A fluently written celebration of life, punctuated, as always, by death. Worthy of a place alongside Doug Peacock’s Grizzly...



Hunter/conservationist and Outside correspondent Rinella (The Scavenger’s Guide to Haute Cuisine, 2006) chases the last of the wild buffalo, turning up a fine tale in the process.

Readers inclined to things robust and outdoors will probably enjoy a narrative that begins, “In the past week I’ve become something of a buffalo chip connoisseur.” Granted, it’s no “Call me Ishmael,” but Rinella has his own object of mysterious, somewhat inexplicable quest, having once found at high altitude—9,000 snowy feet—the remains of a bison that he decided, armed with sentiment more than science, was alive on July 4, 1776. Buffalo meat, the author proudly notes, is the “real original American meal,” a fitting repast for such a holiday, and the object of hunters from antiquity until the massive 19th-century kill-off of what General Phil Sheridan called “the Indians’ commissary.” (On that note, Rinella reproduces a photograph of a white hunter standing atop a 30-foot-tall heap of buffalo skulls, which certainly gives one pause to wonder.) Searching for the opportunity to recapitulate that primordial hunt in a new age, Rinella embarks upon a modest quest that takes him, for instance, to the gates of media mogul Ted Turner’s Montana ranch, where “for $4,285 (a $500 savings from last year’s prices) I could hunt a trophy-sized bull inside a fenced enclosure,” about par with the prices at other buffalo ranches. Allowing that there’s nothing particularly ennobling or romantic in gunning down a penned animal, Rinella finally obtains a lottery ticket to hunt in Alaska, yielding a resolution that most certainly will not please PETA cardholders but that conservationists will admire—even as Rinella wrestles with the question, “How can I claim to love the very thing that I worked so hard to kill?”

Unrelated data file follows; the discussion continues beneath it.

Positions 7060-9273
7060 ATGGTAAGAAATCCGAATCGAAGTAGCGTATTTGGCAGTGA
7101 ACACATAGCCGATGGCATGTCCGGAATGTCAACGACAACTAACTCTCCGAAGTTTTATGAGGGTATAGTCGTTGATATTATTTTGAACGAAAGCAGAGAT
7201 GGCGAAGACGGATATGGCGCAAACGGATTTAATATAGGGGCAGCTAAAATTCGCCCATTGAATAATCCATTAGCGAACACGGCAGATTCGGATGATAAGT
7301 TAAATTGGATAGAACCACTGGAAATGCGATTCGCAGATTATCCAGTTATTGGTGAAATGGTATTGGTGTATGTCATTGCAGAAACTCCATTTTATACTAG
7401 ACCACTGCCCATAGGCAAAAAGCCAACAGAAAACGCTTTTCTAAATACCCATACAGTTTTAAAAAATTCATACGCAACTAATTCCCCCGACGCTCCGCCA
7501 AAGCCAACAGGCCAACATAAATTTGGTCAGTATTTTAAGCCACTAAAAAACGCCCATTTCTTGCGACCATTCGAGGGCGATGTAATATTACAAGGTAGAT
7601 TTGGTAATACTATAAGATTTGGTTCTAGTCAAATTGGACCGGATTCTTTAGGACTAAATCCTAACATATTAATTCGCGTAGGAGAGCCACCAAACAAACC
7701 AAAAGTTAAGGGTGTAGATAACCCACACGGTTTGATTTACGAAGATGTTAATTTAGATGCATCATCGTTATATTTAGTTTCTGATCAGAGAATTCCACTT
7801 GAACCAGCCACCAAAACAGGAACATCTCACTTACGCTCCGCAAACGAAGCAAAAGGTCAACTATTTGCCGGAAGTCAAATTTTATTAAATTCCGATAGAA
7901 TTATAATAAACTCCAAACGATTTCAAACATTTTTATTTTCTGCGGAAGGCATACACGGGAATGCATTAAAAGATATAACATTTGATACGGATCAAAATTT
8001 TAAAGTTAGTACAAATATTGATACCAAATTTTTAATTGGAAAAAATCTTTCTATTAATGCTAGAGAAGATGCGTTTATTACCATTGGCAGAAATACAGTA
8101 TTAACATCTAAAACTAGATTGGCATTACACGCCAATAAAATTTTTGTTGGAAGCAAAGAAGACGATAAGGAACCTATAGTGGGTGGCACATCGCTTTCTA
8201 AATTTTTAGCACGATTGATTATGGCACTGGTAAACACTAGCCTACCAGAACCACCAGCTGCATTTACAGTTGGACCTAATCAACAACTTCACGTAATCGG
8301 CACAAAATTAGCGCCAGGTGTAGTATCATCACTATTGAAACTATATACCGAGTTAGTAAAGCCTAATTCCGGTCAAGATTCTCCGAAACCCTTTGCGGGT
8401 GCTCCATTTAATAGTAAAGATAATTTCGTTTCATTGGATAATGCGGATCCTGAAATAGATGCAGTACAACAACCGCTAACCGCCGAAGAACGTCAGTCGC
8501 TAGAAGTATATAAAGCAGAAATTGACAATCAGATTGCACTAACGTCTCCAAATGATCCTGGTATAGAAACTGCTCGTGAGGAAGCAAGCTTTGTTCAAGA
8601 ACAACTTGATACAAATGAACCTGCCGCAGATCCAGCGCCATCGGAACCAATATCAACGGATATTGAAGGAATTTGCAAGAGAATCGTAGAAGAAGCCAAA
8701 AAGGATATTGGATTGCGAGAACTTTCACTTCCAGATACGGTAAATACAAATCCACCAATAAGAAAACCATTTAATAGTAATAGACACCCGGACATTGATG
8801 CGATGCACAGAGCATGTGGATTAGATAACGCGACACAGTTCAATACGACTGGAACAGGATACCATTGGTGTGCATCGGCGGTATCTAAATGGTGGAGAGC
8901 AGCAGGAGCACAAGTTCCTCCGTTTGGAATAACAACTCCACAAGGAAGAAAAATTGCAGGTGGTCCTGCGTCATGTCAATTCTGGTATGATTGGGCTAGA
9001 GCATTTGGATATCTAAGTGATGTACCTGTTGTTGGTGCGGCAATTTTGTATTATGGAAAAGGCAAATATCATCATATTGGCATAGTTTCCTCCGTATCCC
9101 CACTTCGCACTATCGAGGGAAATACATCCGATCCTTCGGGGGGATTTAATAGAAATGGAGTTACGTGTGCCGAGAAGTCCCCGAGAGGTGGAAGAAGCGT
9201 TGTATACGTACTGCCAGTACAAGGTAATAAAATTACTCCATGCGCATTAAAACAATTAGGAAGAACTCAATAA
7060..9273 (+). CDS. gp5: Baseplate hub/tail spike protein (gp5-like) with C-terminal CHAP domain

A fluently written celebration of life, punctuated, as always, by death. Worthy of a place alongside Doug Peacock’s Grizzly Years (1990), Jack Turner’s The Abstract Wild (1996) and other meditations on the red-in-tooth-and-claw side of nature.

Pub Date: Dec. 2, 2008

ISBN: 978-0-385-52168-0

Page Count: 288

Publisher: Spiegel & Grau

Review Posted Online: May 20, 2010

Kirkus Reviews Issue: Oct. 1, 2008

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Harari delivers yet another tour de force.

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A highly instructive exploration of “current affairs and…the immediate future of human societies.”